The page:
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In this year’s election, nearly 2.8 million of the commonwealth’s approximately 5.9 million registered voters voted early or by mail-in ballot. Having voted before the country’s official Election Day, those folks knew that they would have longer to wait to know the outcome. As it turns out, we all do, despite what the news channels might tell us on the evening of November 3.

Since 1952, when CBS considered using the Universal Automatic Computer, or Univac, to predict the results of the contest between Dwight Eisenhower and Adlai Stevenson, predictions based on computer analysis of early election returns have featured heavily in election night media coverage. Incidentally, CBS opted not to broadcast Univac’s prediction, which turned out to be correct! These media projections have given most Americans the impression that elections are decided on that night; however, the process for an official outcome is considerably longer, especially during a presidential election.

CBS News, Election Night, 1964.

Screen grab,

Day One

This year, Election Day was on Tuesday, November 3. On that day polling places around the commonwealth were staffed by volunteer elections officers (hat tip to those dedicated citizens) who oversaw the conduct of their precinct’s election.

Glenn Smith, LVA's Records & Information Management Analyst, volunteers at the polls during the 2020 election.

Once the polls closed, the officers of the election locked each voting machine and then proceed to ascertain the outcome within the precinct. The election officers cannot adjourn until they submit the results of the election and a statement of results is completed.

Following that process, the poll books, statement of results, and ballots are sealed and delivered to the Clerk of the Circuit Court for that locality or to the office of the General Registrar.

Day Two

On the day following Election Day, in this case November 4, at or before 5:00 p.m., the electoral board meets at the office of the Clerk of the Circuit Court or the General Registrar. An adjournment of this meeting is allowed, but for no more than 7 calendar days after Election Day. At the meeting, the board opens each precinct’s returns and determines the candidates or, in the case of president and vice president, electors (more on this in a bit) with the most votes. Once those results are ascertained, they are signed and attested.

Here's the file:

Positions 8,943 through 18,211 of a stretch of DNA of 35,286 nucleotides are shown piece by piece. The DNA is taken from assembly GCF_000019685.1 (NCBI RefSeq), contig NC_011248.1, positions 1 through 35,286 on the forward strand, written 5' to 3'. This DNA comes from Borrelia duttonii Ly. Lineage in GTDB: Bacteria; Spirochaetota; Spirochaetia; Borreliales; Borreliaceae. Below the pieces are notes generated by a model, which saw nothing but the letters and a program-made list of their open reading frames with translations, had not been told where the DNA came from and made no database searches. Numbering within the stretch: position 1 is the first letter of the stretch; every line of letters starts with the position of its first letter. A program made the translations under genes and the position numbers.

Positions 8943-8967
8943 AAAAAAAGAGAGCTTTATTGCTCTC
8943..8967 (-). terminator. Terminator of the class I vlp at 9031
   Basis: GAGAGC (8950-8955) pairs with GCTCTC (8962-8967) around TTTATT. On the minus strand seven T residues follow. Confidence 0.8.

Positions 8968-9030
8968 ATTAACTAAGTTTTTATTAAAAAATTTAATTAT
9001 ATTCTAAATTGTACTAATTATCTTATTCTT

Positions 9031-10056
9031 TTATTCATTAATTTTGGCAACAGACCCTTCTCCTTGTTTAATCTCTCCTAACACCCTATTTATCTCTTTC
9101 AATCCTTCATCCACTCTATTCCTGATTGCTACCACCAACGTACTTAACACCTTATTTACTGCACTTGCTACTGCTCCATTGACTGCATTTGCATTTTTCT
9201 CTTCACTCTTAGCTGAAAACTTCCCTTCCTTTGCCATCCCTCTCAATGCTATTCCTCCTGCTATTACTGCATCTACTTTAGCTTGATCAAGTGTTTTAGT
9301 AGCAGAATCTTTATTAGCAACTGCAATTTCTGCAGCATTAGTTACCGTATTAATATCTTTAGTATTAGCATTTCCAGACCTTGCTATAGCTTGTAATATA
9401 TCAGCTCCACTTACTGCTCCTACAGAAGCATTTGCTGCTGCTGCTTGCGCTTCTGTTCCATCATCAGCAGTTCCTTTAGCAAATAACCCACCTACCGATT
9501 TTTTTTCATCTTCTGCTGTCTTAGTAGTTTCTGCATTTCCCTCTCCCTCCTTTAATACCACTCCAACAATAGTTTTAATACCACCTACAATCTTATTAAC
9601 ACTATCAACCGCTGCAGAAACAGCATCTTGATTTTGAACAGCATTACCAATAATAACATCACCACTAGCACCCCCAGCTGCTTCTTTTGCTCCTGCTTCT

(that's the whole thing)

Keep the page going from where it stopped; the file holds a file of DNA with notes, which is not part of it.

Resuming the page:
Virginia State Board of Elections, Abstracts of Votes, General Election Volumes, Electors of President and Vice-President, 1964.

State Government Records Collection, The Library of Virginia.

Once the electoral board has determined which candidate or slate of electors has received the highest number of votes, an abstract of the votes for each office or position is made. The abstract is mailed or hand delivered to the State Board of Elections in Richmond.

Day Fourteen

On the first Monday after the second Wednesday in November, in this case November 16, the State Board of Elections meets. The board examines the certified abstracts from the localities’ electoral boards and determines the whole number of votes given to each candidate or slate of electors. After determining which candidate received the greatest number of votes, Certificates of Election are issued to those candidates.

2016 Certificate of Vote
Virginia State Board of Elections, Certificate of Vote for President and Vice President of the United States of America, 2008 December 15.

Accession 44066, State government records collection, The Library of Virginia.

Day Forty-Four

Next, on the first Monday after the second Wednesday in December (this year it will be December 14), the presidential and vice presidential electors, who are equal in number to the number of senators and representatives representing Virginia in Congress, will meet at the Virginia State Capitol. In this meeting of the Electoral College, the electors cast their votes for the president and vice president based on the outcome of the popular vote. Certificates of Vote and Certificates of Ascertainment are produced and signed, denoting the results of the Electoral College. The certificates are then conveyed to the President of the Senate, the Virginia Secretary of the Commonwealth, the Archivist of the United States, and a district judge of the locality where the electors meet.

Day Sixty-Five

Finally, on January 6, 2021, at 1 p.m., the Senate and House of Representatives will meet jointly in the Hall of the House of Representatives. At this session, certificates from each state’s Electoral College will be opened and read into the Congressional Record alphabetically by state. They will then be tallied and the results certified by both bodies. At the close of day sixty-five, the presidential election is officially concluded.

CBS News, Election Night, 1988.

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So, even though the TV graphics are much fancier and the predictions no longer require a one-car garage-size computer to determine, it is still true that elections are not officially decided until all votes are counted and the results certified.

Header Image Citation

NBC News, Election Night, 1984. Screen grab,

Vince Brooks

Local Records Program Manager

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